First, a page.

Madonna, Frank Sinatra, Prince Charles, Maj, Ronald Ferguson, Fergie, Miranda Richardson, Brad Pitt, Juliette Lewis, Axl Rose, Stephanie Seymour

October 12, 1999


By ROGER ANDERSON Scripps Howard News Service

People who lived in the 19th century were a lot like you and me, but they didn't worry as much. That's not to say they were happy all the time. In fact, many of them were disillusioned by life. But they were philosophical about it.

It's possible to speak so categorically about 19th-century people - specifically, about affluent French people who lived in the second half of the century - because the Baltimore Art Museum is now offering an exhibit titled "Faces of Impressionism in which pictures by Degas, Manet, Monet, Cassatt, Pissarro and many other artists show men, women and children in a light that is, if anything, more probing, realistic and telling than photography.

The exhibit, which will remain at the Baltimore museum through Jan. 30 (call 410- 396-6310 for information), will be at the Museum of Fine Arts in Houston March 25-May 7 and then at the Cleveland Museum of Art May 28-July 30.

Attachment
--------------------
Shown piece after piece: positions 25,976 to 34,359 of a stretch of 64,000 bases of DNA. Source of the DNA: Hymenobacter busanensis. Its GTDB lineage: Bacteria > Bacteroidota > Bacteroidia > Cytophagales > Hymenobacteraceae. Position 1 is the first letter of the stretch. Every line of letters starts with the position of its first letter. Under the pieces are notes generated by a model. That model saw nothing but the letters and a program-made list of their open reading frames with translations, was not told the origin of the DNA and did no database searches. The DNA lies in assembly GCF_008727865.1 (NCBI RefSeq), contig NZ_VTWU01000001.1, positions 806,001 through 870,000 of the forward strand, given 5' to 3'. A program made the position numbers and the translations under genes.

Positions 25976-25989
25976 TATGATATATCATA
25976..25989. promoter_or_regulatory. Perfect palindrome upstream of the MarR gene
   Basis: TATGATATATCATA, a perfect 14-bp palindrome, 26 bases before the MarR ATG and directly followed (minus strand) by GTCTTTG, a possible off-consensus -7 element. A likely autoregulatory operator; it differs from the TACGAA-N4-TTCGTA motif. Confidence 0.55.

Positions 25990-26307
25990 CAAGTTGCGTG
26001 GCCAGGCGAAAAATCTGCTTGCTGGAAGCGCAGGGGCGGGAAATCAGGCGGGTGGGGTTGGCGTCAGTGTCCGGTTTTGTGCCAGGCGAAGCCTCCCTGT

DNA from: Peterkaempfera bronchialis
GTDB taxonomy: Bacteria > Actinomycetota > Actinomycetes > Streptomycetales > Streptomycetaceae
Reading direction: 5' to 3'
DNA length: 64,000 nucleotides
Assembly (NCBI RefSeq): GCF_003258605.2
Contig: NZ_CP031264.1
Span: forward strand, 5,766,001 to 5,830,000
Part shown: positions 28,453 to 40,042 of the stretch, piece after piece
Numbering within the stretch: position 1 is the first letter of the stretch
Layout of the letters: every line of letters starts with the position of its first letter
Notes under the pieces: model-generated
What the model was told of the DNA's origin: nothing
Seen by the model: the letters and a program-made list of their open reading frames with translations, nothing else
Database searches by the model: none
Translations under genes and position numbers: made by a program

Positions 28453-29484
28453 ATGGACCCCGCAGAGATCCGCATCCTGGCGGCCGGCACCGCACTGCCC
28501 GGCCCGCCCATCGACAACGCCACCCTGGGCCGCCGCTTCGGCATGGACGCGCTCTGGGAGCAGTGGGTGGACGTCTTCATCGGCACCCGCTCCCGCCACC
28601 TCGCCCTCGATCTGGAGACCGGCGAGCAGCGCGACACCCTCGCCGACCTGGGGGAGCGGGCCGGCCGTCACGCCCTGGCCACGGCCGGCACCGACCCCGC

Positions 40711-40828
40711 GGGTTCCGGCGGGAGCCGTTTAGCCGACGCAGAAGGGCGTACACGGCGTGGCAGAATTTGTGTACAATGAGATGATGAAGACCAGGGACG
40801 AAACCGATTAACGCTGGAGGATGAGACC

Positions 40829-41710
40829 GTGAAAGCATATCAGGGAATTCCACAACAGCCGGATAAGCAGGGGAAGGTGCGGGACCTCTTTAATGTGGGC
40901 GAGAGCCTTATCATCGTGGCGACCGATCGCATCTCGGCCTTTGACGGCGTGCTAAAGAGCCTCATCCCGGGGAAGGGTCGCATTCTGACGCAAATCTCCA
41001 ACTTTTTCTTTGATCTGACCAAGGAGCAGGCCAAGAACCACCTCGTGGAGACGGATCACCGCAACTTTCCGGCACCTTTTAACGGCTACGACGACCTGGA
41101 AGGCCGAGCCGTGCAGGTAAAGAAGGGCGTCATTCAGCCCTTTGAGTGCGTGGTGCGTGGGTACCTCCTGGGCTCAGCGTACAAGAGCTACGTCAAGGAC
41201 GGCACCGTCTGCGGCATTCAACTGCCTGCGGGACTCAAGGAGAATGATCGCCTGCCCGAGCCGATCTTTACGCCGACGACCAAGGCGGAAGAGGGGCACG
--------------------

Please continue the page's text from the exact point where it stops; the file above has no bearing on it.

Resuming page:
Besides placing welcome emphasis on the impressionists' treatment of human faces and figures, the exhibit brilliantly traces the chronological evolution of the style from the 1850s to the fin de siecle - from such forerunners as Courbet all the way to late Monet and Cezanne. Going through the exhibit rooms is like traveling through a period of French time and getting to know not just the citizens of that time but the changing thought of the artists who made records of them.

A couple of other things the show teaches you about French people in those days:

- They loved their families, but they usually reserved a private, internal place for themselves where they could be alone.

Look at Degas' "Portrait of a Man" (1866); one of the most outstanding works in an outstanding exhibit. That leaning figure is clearly someone's father and someone else's father-in-law, hunched sidewise in his chair during a break in family festivities, perhaps at Christmas or Easter. Food is on the table. No one will let him lift a finger. He's perfectly happy, but he's also perfectly alone with himself and feeling a bit useless.